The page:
Gaza Wars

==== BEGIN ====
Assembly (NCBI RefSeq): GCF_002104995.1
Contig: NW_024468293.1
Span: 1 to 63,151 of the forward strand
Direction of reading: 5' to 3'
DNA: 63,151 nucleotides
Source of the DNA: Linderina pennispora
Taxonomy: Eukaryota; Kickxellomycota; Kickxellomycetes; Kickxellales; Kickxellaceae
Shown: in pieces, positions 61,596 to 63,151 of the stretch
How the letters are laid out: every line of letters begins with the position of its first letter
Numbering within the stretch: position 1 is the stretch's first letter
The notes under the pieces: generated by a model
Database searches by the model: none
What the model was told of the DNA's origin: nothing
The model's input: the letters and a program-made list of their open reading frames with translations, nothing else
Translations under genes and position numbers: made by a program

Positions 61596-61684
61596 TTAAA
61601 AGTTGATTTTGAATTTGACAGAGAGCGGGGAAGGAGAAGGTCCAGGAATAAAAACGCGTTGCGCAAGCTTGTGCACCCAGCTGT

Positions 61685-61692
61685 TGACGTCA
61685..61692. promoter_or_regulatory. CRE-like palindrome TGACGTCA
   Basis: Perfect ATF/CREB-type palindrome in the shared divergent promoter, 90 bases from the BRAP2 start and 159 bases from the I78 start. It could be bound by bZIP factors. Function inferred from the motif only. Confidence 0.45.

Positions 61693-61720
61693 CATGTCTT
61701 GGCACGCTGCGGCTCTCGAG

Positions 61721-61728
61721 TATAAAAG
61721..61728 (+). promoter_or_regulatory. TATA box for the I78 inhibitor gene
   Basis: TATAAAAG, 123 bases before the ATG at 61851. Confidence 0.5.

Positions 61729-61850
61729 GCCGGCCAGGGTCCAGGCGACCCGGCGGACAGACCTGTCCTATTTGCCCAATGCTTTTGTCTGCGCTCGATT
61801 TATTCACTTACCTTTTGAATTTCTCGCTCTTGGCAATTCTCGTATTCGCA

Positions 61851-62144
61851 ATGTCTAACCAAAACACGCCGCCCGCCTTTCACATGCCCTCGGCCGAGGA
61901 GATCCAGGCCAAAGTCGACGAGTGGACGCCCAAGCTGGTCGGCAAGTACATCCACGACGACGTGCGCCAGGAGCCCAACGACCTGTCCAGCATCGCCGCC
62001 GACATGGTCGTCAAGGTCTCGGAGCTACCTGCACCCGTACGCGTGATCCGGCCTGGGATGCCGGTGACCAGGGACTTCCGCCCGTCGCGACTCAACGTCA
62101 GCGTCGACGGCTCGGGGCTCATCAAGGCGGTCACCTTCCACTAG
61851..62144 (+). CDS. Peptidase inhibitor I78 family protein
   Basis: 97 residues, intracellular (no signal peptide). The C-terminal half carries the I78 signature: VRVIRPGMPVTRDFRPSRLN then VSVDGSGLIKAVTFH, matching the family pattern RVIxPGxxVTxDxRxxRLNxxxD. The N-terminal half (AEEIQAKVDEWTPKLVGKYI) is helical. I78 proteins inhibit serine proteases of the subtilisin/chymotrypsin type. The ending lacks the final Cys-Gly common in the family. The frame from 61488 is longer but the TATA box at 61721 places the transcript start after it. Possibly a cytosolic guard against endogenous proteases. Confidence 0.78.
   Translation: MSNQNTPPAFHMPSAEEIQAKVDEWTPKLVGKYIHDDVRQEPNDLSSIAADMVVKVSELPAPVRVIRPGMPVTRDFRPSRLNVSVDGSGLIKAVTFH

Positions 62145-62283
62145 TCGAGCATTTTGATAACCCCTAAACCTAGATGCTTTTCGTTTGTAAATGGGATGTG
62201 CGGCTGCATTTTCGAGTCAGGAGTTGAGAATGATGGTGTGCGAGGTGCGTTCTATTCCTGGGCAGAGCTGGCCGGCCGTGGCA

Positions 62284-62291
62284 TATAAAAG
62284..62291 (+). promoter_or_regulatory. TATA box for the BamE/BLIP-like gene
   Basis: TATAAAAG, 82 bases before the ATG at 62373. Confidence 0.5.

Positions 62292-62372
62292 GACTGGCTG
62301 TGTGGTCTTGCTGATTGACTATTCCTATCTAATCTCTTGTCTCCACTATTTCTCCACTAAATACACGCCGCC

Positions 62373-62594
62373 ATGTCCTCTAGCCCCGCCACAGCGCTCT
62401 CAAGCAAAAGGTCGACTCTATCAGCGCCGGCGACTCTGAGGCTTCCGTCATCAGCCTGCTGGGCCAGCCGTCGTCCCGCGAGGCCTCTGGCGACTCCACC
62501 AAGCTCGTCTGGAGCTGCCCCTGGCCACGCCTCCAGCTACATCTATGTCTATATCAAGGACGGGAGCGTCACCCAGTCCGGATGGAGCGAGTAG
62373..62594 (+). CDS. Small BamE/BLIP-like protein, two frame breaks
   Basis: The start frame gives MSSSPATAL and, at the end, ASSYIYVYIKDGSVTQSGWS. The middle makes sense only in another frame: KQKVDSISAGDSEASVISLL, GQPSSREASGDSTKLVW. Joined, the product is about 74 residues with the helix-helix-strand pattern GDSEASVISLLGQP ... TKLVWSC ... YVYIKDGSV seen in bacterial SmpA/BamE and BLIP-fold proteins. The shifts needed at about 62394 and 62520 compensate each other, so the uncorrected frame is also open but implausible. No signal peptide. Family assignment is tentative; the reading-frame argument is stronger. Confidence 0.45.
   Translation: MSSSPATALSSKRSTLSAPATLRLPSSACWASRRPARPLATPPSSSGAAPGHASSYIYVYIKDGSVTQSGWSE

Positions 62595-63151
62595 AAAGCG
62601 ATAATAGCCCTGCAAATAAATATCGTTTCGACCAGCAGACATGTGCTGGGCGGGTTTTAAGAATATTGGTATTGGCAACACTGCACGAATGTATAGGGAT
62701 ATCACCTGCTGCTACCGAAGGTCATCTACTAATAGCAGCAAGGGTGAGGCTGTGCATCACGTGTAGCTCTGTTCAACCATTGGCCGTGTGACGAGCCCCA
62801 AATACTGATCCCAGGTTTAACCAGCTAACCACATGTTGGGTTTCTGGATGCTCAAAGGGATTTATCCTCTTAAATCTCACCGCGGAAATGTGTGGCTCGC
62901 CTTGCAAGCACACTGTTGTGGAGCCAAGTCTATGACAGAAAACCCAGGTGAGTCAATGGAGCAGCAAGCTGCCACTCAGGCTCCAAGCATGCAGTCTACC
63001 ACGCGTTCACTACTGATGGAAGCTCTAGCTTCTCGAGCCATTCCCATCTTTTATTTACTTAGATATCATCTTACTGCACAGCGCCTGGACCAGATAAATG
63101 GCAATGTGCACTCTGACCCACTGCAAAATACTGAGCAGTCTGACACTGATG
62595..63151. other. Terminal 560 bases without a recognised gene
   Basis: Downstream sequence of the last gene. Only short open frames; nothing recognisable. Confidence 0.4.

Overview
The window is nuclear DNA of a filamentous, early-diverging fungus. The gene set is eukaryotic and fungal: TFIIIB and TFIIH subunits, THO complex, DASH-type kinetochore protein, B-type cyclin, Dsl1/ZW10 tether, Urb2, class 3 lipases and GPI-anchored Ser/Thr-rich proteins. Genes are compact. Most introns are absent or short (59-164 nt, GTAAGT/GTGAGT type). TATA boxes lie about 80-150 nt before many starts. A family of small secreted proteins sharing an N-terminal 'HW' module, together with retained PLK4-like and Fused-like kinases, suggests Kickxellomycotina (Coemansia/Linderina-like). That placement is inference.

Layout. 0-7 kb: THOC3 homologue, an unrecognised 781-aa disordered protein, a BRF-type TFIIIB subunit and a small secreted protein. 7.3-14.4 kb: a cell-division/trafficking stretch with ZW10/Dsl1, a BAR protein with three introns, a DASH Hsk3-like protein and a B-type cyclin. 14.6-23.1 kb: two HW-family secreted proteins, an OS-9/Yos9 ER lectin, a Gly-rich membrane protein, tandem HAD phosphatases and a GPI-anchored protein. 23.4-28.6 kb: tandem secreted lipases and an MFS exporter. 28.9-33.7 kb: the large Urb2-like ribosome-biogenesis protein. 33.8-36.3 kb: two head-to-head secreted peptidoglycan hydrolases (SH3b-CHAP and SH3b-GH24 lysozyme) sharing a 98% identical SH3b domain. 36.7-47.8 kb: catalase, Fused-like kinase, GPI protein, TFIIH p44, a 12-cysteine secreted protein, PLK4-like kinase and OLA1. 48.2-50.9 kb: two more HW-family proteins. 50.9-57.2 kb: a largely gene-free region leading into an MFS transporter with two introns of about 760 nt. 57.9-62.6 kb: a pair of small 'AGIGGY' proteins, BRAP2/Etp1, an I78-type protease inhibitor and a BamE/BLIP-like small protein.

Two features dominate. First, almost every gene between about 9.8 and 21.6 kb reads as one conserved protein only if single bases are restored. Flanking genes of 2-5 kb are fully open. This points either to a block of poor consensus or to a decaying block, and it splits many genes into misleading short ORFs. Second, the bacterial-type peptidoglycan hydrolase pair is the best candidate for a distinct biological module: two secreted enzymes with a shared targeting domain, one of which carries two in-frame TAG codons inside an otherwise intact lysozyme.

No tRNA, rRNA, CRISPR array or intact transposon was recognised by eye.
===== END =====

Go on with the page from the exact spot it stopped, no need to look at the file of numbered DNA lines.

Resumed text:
Israel has launched three large-scale military offensives in the Gaza Strip since the Gaza Disengagement; December 2008, November 2012, and July 2014 (as well as many smaller ones.) Israel’s stated purpose for all three offensives was to stop rocket attacks emanating from Gaza onto Israeli towns, and maintains its right to self-defense. Many analysts have pointed to other motivations for the operations, such as weakening Hamas, collective punishment, undermining Palestinians seeking state status in the U.N. (2012 war), and trying to sabotage the Unity Government newly agreed upon by Hamas and Fatah (2014 war, also known as "Operation Protective Edge"). Israel points to the increased rocket fire since Hamas’s control of Gaza Stripas a constant, intolerable threat to Israeli civilians. Palestinians point to Israel’s Gaza blockade, ongoing occupation of Gaza, the West Bank and East Jerusalem, and multiple ceasefire violations as escalating/exacerbating rocket fire, which Hamas says is in resistance and in self-defense. Israel called the first Gaza War "Operation Cast Lead." It began on December 27, 2008 and lasted for three weeks. The first week consisted of air attacks, whereas the next two weeks saw a massive ground invasion. According to the Israeli human rights organization B’Tselem, 1,391 Palestinians were killed during the operation, over half of them civilians and 344 of them children. Israel claims that the number of civilians killed, (versus militants) has been inflated. According to Amnesty International, more than 3,000 homes in Gaza were destroyed and 20,000 more were damaged. Hundreds of schools, clinics, mosques, factories, farms, orchards, government buildings, police stations and prisons were destroyed or damaged as well. According to Israeli authorities, 571 rockets and 205 mortar shells landed in Israel during the duration of the operation. 13 Israelis were killed, three of them civilians. Following the offensive, the United Nations sent a Fact Finding Mission on the Gaza Conflict to investigate violations of international law. The resulting Goldstone Report accused both Israel and Hamas (as well as other Palestinian militant groups) of war crimes and recommended both sides conduct investigations on the allegations. The second Gaza War, which Israel called "Operation Pillar of Defense," began on November 14, 2012 and lasted eight days. According to the United Nations High Commissioner for Human Rights,168 Palestinians were killed in the Israeli airstrikes, 101 of them civilians, including 33 children. Israel was criticized by Human Rights Watch and others for targeting Palestinian media workers during the operation. Rockets fired by Hamas reached previously out of range Israeli population centers, such as Tel Aviv and Jerusalem. Six Israelis were killed, four of them civilians. Ceasefire terms included Israel stopping hostilities in Gaza, including targeting of individuals, Palestinian factions agreeing to stop rocket attacks and border attacks, and to open border crossings, thus easing Israel’s blockade on Gaza. The third Gaza War, which Israel called "Operation Protective Edge," had the greatest number of fatalities, the most physical destruction, and was the most protracted of the wars, lasting from July 8 until August 26, 2014, including both attacks from the air and a ground invasion. According to the United Nations Office for the Coordination of Humanitarian Affairs, 2,131 Palestinians were killed, 69% of whom were civilians and over 500 of whom were children. Over 18,000 homes in Gaza were demolished or severely damaged. 71 Israelis (5 of them civilians, one of those a child) and one Thai national in Israel were killed. Israel initially stated that its goal was to stop rocket fire, but after the start of the operation, tunnels leading from Gaza into Israel were discovered, and the Israel military goal became to detect and destroy the tunnels. Hamas was criticized for shooting rockets from populated areas, for killing suspected collaborators, and for storing weapons and (in two cases) firing from U.N. schools that were empty. Israel was sharply condemned for attacking (among other civilian locations) seven United Nations schools, killing at least 44 Palestinians who were seeking shelter inside the schools. Ceasefire terms were similar to those in 2012, and included the opening of Gaza’s border crossings, Israel permitting humanitarian aid and construction materials into Gaza, and an extension of Gaza’s fishing zone. Other demands, such as Hamas’s demand for an air and seaport in Gaza, the releasing of Palestinian prisoners in Israeli prisons and the ending of the siege, and Israel’s demand for the disarming of Hamas and other militant groups were held for later negotiations. For over-all context on the Gaza Wars, see interview with former NYT correspondent to Gaza, Taghreed El-Khodary, "Ending the siege is not a Hamas demand—it is a Palestinian one," Moriel Rothman-Zecher, 972mag, August 17, 2014. See also "No Exit in Gaza," Jen Marlowe, TomDispatch.com, Dec 7, 2014. For more on the 2009 war, see "Fatalities during Operation Cast Lead," B’tselem; and "Israel/Gaza Operation ‘Cast Lead’: 22 Days of Death and Destruction," Amnesty International, July 2, 2009. For more on the 2012 war, see "Q&A: Israel-Gaza violence," BBC, Nov 22, 2012; see also "TEXT: Ceasefire agreement between Israel and Gaza's Palestinians," Reuters, Nov 21, 2012; and "Israel/Gaza: Unlawful [no-lexicon]Israeli[/no-lexicon] Attacks on Palestinian Media," Human Rights Watch, Dec 20, 2012. For more on the 2014 war, see the OCHA Situation Report, OCHA, September 4, 2014. See also "Israel: In-Depth Look at Gaza School Attacks," Human Rights Watch, September 11, 2014; and "Hamas acknowledges its forces fired rockets from civilian areas," Haaretz & Associated Press, September 12, 2014. See also "UN: [no-lexicon]Israeli[/no-lexicon] actions killed 44 Palestinians at UN shelters," Al Jazeera America & Associated Press, April 27, 2015.